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The 2nd thing I wish someone had told me when I started using JMP: The JMP workflow

The second thing I wish someone had told me when I first started using it is that JMP has a workflow.The second thing I wish someone had told me when I first started using it is that JMP has a workflow.

We last left our author looking back with nostalgia on his early days as a JMP user and reminiscing about what he wished someone had told him on that fateful day when he first opened JMP. He had just... 

OK, I can't even finish writing that melodramatic nonsense with a straight face... sorry – let's try this again.  

So, to recap the last episode
– I've thought of five* things I wish someone had told me on Day 1 with JMP software.  
– Thing 1: Always start with a graph.  
And now, on to...

The JMP Workflow

This is second on my list because it was the one that I desperately wished someone could have told me. It's that important. JMP is designed with a specific workflow in mind. Mastering this four-step workflow will help you to understand where to look in any JMP report for answers.  
1.  Generate a graph or run a report (Which will generally generate a graph – see the first episode in this series).
2.  Study the results in the report.
3.  Ask questions about what you are seeing.
4.  Push "The Answer Button." If that Answer Button doesn't work, push the one on the mouse (right-click).
Wait, you didn't know there was an Answer Button in the software? There is. Let's do an example, and I can show you where it is.  
Step 1. Generate Report: Let's start with a data set, and let's further say that we want to compare a response called Yield to a factor called Methanol. The details of the data set aren't crucial at this point, just that we want to compare a factor and a response. Going into JMP, we can go to Fit Y by X (more on why we would know that in a bit) and put Yield into the "Y, Response" field and Methanol into the "X, Factor" field. Fit Y by X Screenshot.png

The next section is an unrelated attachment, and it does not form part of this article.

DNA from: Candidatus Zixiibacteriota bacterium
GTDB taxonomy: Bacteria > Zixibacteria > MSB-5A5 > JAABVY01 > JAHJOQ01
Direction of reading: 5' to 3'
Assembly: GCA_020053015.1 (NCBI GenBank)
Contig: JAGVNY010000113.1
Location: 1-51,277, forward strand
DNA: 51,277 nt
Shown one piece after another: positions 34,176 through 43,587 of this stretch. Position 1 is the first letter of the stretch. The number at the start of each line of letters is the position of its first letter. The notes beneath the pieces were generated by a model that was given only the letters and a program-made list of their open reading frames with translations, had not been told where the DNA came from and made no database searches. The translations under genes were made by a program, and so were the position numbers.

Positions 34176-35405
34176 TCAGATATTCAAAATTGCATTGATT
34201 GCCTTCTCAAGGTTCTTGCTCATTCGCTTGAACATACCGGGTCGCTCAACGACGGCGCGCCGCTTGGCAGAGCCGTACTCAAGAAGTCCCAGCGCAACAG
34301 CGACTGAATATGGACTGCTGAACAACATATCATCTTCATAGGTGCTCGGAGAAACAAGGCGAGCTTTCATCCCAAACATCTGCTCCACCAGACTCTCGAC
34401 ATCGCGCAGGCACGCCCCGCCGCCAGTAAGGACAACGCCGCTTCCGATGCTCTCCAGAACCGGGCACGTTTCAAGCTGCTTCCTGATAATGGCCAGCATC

We can then click "OK," and we've completed Step 1. A JMP Public version of the report is provided below. Note, we could have done this in Graph Builder, too.  

Step 2. Study the results: When looking at this graph, what do you see? In this case, I see fairly easily that there may be a trend in Yield as Methanol goes to higher percentages.  Pro Tip: This step has a five-second rule. If you stare at a graph long enough, your brain will start seeing all kinds of things, whether they are really there or not!
Step 3. Ask Questions: Is the trend significant? Is there a correlation between Yield and Methanol? What is the line of fit for the relationship that we're seeing? These are all examples of questions that we could ask.
Step 4. Push the Answer Button: If you're experienced with JMP, you've probably figured out that the Red Triangle is what I call "The Answer Button." There's a good reason for this. It is the Answer Button! All the answers to the questions I listed in Step 3 are found under the menu that pops up from the Red Triangle.
The Answer Button.png
Is the trend significant? Select Density Ellipse from the Red Triangle and look at the statistics. That also answers the question about correlation. The line of fit is found by selecting Linear Fit. Below is a JMP Public version of the Fit Y by X report if you turned on the 99% Density Ellipse and a Linear Fit from the drop-down menu.  

The point is that the contextual menus under the Red Triangle are designed around this four-step workflow. If you get that bit down, everything else becomes variations on the theme.  
Which brings us to the end of another episode. Tune in next time to find out why the Analyze menu is set up the way it is!
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